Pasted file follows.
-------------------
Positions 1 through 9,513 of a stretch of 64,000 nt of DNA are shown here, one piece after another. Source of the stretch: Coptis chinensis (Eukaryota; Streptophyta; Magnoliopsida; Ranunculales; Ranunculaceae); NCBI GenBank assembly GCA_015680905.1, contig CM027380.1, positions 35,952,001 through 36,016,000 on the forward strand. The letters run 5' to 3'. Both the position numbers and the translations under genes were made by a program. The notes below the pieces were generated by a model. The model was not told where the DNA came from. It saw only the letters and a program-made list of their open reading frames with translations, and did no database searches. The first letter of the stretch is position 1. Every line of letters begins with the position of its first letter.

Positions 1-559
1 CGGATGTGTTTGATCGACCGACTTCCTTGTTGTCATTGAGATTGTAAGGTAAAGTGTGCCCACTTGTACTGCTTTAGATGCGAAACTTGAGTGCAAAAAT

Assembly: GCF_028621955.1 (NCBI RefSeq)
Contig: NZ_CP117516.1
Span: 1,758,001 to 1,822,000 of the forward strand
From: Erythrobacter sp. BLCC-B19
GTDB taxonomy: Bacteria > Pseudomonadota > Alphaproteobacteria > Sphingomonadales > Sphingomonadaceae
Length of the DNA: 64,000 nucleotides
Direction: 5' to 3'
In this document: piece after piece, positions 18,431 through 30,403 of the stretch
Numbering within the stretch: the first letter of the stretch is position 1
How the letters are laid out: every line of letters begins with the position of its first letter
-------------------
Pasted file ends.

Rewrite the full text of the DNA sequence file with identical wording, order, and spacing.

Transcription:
Positions 1 through 9,513 of a stretch of 64,000 nt of DNA are shown here, one piece after another. Source of the stretch: Coptis chinensis (Eukaryota; Streptophyta; Magnoliopsida; Ranunculales; Ranunculaceae); NCBI GenBank assembly GCA_015680905.1, contig CM027380.1, positions 35,952,001 through 36,016,000 on the forward strand. The letters run 5' to 3'. Both the position numbers and the translations under genes were made by a program. The notes below the pieces were generated by a model. The model was not told where the DNA came from. It saw only the letters and a program-made list of their open reading frames with translations, and did no database searches. The first letter of the stretch is position 1. Every line of letters begins with the position of its first letter.

Positions 1-559
1 CGGATGTGTTTGATCGACCGACTTCCTTGTTGTCATTGAGATTGTAAGGTAAAGTGTGCCCACTTGTACTGCTTTAGATGCGAAACTTGAGTGCAAAAAT

Assembly: GCF_028621955.1 (NCBI RefSeq)
Contig: NZ_CP117516.1
Span: 1,758,001 to 1,822,000 of the forward strand
From: Erythrobacter sp. BLCC-B19
GTDB taxonomy: Bacteria > Pseudomonadota > Alphaproteobacteria > Sphingomonadales > Sphingomonadaceae
Length of the DNA: 64,000 nucleotides
Direction: 5' to 3'
In this document: piece after piece, positions 18,431 through 30,403 of the stretch
Numbering within the stretch: the first letter of the stretch is position 1
How the letters are laid out: every line of letters begins with the position of its first letter